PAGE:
For instance, some configuration options have two-year grade grouping structures, with transitions occurring after a two-year period. Also, these groups loop for two years with the same teachers. Other configurations focus only on different grade groupings or different looping options, such as single-grade or multi-age looping. Some configurations combine all the possibilities into one house, or “small learning communities” as the Frameworks Committee calls them.

The committee faced challenges when it came to developing upper house configurations, since some teachers are licensed to teach only fifth and sixth graders or only seventh and eighth graders. That forced the group to remove two configuration options that would have had unequal student numbers in the houses.

The presentation for the forums has already been designed by the committee with the help of member Kevin Mara, and is available on the school district’s Web site, www.wsdvt.org. The presentation explains all 11 configuration options, and has a key to understanding each option.

Shelley will give a one-hour presentation on the configuration options at the forums. The committee chose Shelley as the presenter since she is seen as a non-biased presence in the group. In the second hour of the forums, the public will be able to give feedback at stations set up under each configuration option. Members of the committee will record both positive and negative comments about each configuration.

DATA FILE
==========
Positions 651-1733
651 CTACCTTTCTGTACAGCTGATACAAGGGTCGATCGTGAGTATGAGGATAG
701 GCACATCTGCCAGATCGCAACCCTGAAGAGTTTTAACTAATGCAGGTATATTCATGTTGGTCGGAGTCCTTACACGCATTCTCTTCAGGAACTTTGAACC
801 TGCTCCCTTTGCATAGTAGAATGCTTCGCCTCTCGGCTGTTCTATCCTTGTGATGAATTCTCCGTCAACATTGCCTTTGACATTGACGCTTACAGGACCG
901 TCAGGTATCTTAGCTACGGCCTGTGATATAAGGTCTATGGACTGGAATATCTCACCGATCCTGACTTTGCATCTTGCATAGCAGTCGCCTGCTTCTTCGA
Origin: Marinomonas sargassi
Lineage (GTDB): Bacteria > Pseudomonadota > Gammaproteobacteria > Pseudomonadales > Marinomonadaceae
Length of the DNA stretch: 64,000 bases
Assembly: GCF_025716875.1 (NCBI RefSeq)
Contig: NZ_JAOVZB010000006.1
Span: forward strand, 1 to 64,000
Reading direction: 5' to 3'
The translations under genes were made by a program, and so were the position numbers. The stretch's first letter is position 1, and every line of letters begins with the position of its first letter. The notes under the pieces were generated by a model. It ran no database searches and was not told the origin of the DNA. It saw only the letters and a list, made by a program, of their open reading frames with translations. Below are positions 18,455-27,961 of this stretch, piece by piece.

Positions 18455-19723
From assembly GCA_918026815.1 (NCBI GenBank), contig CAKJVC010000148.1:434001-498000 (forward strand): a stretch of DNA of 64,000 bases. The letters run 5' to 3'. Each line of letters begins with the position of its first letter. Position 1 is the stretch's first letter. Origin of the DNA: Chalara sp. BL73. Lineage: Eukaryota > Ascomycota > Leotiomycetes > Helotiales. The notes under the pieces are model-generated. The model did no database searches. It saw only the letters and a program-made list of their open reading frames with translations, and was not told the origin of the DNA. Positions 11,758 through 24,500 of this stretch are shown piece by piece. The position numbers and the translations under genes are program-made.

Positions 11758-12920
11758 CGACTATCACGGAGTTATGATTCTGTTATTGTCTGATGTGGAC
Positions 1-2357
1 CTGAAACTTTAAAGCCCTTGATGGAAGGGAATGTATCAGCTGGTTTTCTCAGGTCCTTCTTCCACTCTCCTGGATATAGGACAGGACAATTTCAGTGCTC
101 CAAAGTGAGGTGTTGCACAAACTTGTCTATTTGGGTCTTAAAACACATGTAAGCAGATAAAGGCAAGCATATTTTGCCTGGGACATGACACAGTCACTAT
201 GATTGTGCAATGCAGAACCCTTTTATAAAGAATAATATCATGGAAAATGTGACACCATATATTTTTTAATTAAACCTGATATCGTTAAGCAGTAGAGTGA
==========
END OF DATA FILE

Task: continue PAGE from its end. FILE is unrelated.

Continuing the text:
Even with the postponement of the teacher and community forums, Shelley told the group they were on target to present recommendations on configuration to the School Board by April. Meetings about equity across the houses would occur afterward, with recommendations being presented by May or June, she said.

If the recommendations are approved, the changes could be implemented for next school year.


[Read more…]

Helping the community is the theme of the week 2/26/09

Feb. 26, 2009

By Tim Simard

Observer staff

As the smell of freshly baked bread wafted through Rachel McKnight’s cooking classroom at Williston Central School last Thursday, students rushed from rolling pin to baking sheet, from blender to oven making fresh breads, cookies and muffins.


    Observer photo by Tim Simard
Emily O’Brien, an eighth grade student at Williston Central School, prepares a batch of chocolate chip muffins to be sold in support of The Hunger Project and the Burlington Emergency Shelter. O’Brien and her classmates were participating in one of many activities taking place through the Williston School District’s Theme Week.

The students were in the midst of a project for the school district’s annual Theme Week. This year’s theme, called “Hands Across the Community,” worked to involve students in community-related projects in the local area.